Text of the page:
If you cut the roots, it can damage your tree severely, becoming unstable and susceptible to natural disasters like hurricanes are common in your area. So, if you have a Ficus tree that has already damaged any structure, I would advise eliminating the entire tree instead of cutting the roots.

Consult a landscaper. If you want to enjoy your sidewalk but don’t want to lose your tree, seek help from a landscaping expert. He will determine whether simply pruning some roots is enough, or if you need to get rid of the whole tree.

Ficus Tree Root Damage to Swimming Pools

Ficus tree roots will damage swimming pools. Don’t be surprised if your pool suddenly loses water daily. Chances are your pool has been punctured, thanks to strong Ficus tree roots.

Install a Root Barrier around a Ficus Tree

Ficus tree trunk

You can use a root barrier for a recently planted tree. This will effectively prevent further Ficus tree root damage when the tree matures and has a large and strong root system. Let’s briefly recap what we discussed earlier.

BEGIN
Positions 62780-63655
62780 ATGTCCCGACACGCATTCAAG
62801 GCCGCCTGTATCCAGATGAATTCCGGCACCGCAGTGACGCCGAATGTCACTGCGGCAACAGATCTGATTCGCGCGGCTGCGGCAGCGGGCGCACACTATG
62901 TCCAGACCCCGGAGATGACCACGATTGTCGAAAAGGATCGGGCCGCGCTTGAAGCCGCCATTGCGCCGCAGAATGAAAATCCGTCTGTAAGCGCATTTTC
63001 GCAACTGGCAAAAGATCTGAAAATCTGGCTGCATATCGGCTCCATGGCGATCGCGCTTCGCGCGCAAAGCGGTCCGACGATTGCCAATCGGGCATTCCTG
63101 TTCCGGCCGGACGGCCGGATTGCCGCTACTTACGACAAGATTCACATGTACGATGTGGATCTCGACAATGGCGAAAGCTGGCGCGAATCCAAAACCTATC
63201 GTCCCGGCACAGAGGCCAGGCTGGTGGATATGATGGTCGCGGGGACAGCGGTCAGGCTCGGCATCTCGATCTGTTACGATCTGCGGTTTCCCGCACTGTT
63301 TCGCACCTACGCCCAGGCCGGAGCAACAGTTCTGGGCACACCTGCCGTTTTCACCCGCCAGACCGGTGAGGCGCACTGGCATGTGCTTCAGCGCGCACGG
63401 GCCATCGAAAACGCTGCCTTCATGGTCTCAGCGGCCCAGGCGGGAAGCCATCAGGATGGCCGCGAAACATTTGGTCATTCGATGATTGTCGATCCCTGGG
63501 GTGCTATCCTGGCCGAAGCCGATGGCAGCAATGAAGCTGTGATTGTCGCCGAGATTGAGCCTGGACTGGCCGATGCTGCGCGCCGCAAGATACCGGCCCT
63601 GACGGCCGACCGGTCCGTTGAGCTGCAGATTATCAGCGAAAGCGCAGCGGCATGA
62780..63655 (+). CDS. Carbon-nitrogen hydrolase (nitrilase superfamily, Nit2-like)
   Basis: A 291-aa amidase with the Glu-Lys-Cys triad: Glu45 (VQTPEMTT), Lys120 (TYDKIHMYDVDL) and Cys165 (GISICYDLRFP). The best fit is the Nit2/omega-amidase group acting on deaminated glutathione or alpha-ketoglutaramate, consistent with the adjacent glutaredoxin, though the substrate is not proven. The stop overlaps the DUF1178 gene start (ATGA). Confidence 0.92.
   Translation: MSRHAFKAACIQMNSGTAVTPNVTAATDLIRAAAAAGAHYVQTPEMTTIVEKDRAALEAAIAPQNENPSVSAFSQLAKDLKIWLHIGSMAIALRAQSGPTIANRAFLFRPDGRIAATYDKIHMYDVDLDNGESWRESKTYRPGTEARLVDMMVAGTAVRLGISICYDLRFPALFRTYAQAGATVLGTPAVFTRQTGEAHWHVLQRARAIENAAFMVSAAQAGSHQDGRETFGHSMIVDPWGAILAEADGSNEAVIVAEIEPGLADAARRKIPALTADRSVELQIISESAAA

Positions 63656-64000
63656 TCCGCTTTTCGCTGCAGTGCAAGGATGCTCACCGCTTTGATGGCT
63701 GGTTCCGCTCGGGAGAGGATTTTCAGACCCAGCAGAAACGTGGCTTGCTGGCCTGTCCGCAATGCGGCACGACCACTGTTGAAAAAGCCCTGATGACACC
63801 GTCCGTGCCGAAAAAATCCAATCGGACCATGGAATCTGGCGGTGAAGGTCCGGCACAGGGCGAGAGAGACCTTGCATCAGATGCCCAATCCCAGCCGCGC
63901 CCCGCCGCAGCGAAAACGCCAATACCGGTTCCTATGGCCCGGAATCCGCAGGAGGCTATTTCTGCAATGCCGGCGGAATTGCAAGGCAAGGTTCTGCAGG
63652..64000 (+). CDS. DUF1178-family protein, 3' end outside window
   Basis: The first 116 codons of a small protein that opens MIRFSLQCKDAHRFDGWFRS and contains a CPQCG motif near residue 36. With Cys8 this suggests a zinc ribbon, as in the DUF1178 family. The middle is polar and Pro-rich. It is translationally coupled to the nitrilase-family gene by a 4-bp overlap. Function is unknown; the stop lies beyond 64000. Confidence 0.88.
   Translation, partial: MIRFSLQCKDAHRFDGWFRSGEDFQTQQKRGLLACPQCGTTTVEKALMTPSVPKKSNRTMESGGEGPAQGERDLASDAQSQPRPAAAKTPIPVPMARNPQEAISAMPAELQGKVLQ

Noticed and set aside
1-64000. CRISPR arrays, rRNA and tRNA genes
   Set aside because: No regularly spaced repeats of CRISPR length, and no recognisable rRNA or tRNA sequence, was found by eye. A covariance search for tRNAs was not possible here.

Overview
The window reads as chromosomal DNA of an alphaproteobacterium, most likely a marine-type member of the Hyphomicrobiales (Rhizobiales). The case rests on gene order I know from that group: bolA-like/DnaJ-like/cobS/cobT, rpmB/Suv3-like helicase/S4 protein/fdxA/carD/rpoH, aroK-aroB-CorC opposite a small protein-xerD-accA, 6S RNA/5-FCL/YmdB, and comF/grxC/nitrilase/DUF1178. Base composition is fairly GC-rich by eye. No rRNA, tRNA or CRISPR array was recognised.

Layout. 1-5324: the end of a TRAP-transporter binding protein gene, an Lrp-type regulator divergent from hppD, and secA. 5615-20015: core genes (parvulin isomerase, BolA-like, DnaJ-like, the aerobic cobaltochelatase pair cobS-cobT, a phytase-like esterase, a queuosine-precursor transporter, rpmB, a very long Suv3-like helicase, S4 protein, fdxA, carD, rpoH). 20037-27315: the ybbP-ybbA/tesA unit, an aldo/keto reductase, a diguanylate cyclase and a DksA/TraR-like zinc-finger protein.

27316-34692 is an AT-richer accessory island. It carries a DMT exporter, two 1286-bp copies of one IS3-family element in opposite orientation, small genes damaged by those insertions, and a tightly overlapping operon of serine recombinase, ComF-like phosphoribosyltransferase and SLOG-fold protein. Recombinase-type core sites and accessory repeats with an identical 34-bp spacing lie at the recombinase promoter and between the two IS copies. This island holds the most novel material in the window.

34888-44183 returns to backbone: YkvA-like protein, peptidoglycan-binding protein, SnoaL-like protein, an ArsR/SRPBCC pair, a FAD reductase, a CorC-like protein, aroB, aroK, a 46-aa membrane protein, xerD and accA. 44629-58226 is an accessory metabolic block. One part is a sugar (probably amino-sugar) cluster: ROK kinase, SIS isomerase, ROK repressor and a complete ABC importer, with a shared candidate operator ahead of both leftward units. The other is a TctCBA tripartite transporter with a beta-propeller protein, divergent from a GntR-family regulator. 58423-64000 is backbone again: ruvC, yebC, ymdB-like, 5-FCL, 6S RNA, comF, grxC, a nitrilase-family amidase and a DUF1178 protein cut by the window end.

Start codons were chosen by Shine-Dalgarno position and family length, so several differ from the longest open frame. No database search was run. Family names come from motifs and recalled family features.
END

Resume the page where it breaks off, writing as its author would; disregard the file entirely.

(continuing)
• First, dig a trench about 12 feet long and 1 foot deep.
  • Set the barriers carefully into the trench. The top edges will remain visible; no need to cover them completely.
  • Fill the area after successfully placing the barriers.

In this way, you can install a root barrier around your Ficus tree and save your garden, sidewalks, driveway, or other structures from getting invaded by Ficus tree roots.

Frequently Asked Questions

Are Ficus Tree Roots Invasive?

The roots of the Ficus tree are highly invasive. Planting a ficus tree without planning can lead to your tree roots invading nearby areas. The roots are tough and can damage your building foundations, underground utilities, and sidewalks.

How Far Do Ficus Tree Roots Spread?